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Romeo and Juliet

William Shakespeare
Royal Shakespeare Company
Royal Shakespeare Theatre, Stratford-upon-Avon

Karen Fishwick (Juliet) and Bally Gill (Romeo) Credit: Topher McGrillis, RSC
The Capulet ball Credit: Topher McGrillis, RSC
Charlotte Josephine (Mercutio) and Josh Finan (Benvolio) Credit: Topher McGrillis, RSC

They might better have called it Juliet and Romeo, for there’s no doubt who wears the trousers in this feminist production by Erica Whyman.

Karen Fishwick’s Juliet may be only 13 but she’s a blazingly confident girl, trailing wavy red locks as if charged with electricity, and clearly the dominant partner without whose drive this hesitant Romeo might still be pining in the pines.

And it’s not just her. At every crucial stage in the action, it’s women calling the shots: Mercutio, whose taunts get the death toll rolling, is played with a West Side Story swagger by Charlotte Josephine; the prince, who banishes Romeo, is a stately Beth Cordingly; and both the apothecary who supplies the poison for his suicide and the messenger who fails to prevent it are played—you’ve guessed it—by a woman, Katy Brittain.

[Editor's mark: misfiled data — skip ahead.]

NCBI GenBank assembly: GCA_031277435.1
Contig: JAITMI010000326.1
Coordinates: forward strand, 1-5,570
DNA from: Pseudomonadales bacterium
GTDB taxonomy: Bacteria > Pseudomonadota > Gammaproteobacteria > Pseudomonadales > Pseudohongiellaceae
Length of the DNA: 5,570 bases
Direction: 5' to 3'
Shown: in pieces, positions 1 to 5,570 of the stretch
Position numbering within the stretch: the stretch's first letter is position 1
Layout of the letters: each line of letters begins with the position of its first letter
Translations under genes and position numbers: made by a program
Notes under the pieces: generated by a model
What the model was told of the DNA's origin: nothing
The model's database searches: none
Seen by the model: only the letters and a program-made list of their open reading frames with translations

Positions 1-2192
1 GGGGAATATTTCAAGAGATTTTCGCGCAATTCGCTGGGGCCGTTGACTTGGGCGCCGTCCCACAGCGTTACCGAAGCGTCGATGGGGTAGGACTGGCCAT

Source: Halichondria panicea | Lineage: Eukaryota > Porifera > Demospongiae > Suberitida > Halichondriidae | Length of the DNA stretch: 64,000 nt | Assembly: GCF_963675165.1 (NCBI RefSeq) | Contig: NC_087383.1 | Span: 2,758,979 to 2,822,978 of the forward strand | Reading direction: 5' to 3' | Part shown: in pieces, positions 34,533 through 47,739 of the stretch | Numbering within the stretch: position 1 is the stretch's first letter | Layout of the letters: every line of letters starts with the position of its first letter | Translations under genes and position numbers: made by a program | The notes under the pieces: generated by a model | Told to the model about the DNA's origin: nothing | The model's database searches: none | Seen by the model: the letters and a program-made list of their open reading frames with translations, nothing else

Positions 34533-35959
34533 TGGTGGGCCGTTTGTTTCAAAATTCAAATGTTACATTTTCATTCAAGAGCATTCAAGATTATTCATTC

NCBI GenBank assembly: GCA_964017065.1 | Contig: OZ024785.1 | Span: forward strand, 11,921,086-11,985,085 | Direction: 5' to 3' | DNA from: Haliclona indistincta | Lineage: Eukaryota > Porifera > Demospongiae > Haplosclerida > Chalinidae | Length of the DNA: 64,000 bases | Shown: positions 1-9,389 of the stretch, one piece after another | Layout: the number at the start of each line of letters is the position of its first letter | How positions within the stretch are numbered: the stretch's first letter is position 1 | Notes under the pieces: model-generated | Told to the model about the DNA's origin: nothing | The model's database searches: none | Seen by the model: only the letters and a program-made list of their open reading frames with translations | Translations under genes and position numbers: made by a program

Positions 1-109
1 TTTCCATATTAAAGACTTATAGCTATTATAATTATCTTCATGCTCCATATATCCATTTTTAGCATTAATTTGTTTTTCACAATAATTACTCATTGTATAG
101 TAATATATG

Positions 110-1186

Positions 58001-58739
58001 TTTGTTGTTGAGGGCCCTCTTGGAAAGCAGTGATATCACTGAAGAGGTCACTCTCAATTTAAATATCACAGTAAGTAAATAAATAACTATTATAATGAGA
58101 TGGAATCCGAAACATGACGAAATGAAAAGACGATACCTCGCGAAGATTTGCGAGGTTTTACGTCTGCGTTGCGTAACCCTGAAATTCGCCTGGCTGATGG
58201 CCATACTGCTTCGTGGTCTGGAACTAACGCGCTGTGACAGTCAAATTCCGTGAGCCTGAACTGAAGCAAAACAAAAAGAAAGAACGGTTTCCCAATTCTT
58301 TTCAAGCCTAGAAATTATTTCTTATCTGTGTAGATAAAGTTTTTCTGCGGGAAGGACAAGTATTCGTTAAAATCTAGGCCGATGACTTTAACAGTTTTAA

As if it’s not enough for the lad to be dominated by these angels of fate, he even gets a verbal kicking from Juliet’s redoubtable maid, Ishia Bennison.

In typical current RSC style, it’s all very socially positive, cross-gender, cross-race, and bring-your-own-accent, which can make the dialogue hard to follow. Forget magical romanticism. Set in and around a drab, concrete box of what might be an inner-city tenement with a knife-carrying culture, this production feels edgy and contemporary.

It's a challenging interpretation, not without merit, but it makes for the bleakest version of the play I've ever seen.

In its over-enthusiasm to find “fresh resonance,” the show opens with an outpouring of youngsters declaiming about the two houses, Capulet and Montague, no doubt a laudable Youth Opportunities venture, but sadly reminiscent of those sixth form dramas enjoyed only by colleagues and parents.

Put aside the sociological overlay, however, and there are fine performances to enjoy, Fishwick leading the way with a clear-eyed, visionary bravura. I could see her as is a fiery Scottish Joan of Arc.

Bally Gill plays a dashingly handsome, impulsive, naïve, monumentally stupid Romeo, as passionate in anger as in love, highly impressive until the cold tomb seems rather to dampen his ardour in the final death scene.

Andrew French is a superb Friar Lawrence, modulating his delivery and timing like a concert soloist, and Michael Hodgson, as a deliberate counterweight to the female forces all around, throws such a violent rage as Capulet to a shiver through the audience.

Under his tirade, Mariam Haque’s Lady Capulet quakes on her fashionable, shaky high heels. I cannot imagine Ms Whyman in such footwear.

Romeo and Juliet can also be seen live in cinemas on 18 July and transfers to The Barbican, London, from 2 November.

Reviewer: Colin Davison